At weekends, Vicenza’s Piazza dei Signori hosts a long calendar of events: from flower markets to antique shows; from open-air concerts to art performances. Not forgetting the exciting chocolate festival which takes over the square for a long weekend every October. For Christmas, long strands of festive lights hang above the square, thus giving it a very fairytale look.
It wouldn’t be an exaggeration to say that Vicenza’s Piazza dei Signori is one of Italy’s most beautiful squares. It’s definitely a place to see for yourself and knowing a bit about the history of the stunning buildings which surround it will make you appreciate being there even more.
So, here are the most important buildings to see (and visit, where possible) around Piazza dei Signori in Vicenza:
- Basilica Palladiana – have a look at point 1 in this list for exhaustive details about the history and significance of this stunning Palladian building.
- Torre Bissara – an 82-meter tall clock tower, originally built in the 12th century. Its clock shows both the time and the lunar phases and it was installed in the tower in 1378.
- Palazzo del Capitaniato (also known as Loggia del Capitanio) – a colossal building made of red bricks and lavishly adorned with statues and bas-reliefs. It stands opposite the Basilica Palladiana and it was also designed by Andrea Palladio himself. Comparing the two buildings – both facing each other – is a great way to see how the architect’s style evolved and matured. I particularly like the monumental columns dominating the Palazzo’s facade.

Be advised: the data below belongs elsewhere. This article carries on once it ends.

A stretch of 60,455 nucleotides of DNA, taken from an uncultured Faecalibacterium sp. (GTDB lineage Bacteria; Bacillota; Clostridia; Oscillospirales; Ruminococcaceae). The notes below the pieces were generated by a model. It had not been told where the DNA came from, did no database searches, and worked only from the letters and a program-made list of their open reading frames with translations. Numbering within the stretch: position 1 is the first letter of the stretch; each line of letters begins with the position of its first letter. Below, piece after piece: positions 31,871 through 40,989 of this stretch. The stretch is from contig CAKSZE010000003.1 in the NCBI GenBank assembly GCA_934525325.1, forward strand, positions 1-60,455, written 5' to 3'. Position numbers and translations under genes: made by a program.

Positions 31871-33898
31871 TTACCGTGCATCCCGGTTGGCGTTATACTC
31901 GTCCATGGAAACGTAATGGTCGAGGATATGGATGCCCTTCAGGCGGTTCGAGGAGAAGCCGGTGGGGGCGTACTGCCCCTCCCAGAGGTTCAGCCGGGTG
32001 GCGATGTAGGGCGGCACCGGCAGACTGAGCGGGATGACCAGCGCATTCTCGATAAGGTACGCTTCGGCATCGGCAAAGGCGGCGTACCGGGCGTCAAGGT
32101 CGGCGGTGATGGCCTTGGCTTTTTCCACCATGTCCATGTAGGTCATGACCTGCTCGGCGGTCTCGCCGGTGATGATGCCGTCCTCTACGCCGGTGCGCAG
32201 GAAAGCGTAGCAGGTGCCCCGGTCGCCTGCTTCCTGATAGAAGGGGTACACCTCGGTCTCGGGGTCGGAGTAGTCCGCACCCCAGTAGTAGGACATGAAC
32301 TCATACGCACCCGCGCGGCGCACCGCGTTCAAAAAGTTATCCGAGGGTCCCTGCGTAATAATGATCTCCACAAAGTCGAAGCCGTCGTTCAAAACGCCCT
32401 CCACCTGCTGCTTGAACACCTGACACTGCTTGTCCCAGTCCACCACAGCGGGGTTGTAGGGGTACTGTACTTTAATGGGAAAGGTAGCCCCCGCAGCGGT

- Palazzo del Monte della Pieta and San Vincenzo Church – this is the oldest building still in existence in Piazza dei Signori. I love its facade which is 72 m long and incorporates the Church of San Vincenzo (originally built in 1387 and dedicated to Vicenza’s patron saint). Look closely and you will see that the whole facade of the Palazzo del Monte della Pieta is covered with faded frescoes depicting the story of Moses. Originally painted during the Late Renaissance and then repainted at the start of the 20th century, unfortunately, nowadays their beauty is rather faded.
- The pillars topped by a statue of the Lion of St. Mark’s and a sculpture of Christ the Redeemer – the first pillar was erected there in 1464. It was a symbol of Venetian rule over Vicenza. The other pillar was placed in Vicenza’s Piazza dei Signori in 1640.
- Official website of the Basilica Palladiana
- Official website of the Foundation Monte di Pieta
- A View of Vicenza: Sunrise at Piazza dei Signori
- At the Market
- Exploring Vicenza: Flower Power
- Celebrating Santa Barbara – The Patron Saint of Italian Firefighters
5. Discover the Church That Is No More in Palazzo Chiericati
Palazzo Chiericati is a distinguished palace designed by Andrea Palladio himself. With its position right at the start of Vicenza’s main street – Corso Palladio – and with the row of statues adorning the top of its beautifully symmetrical facade, the palazzo is one of the very first things that visitors of the city see and fall in love with.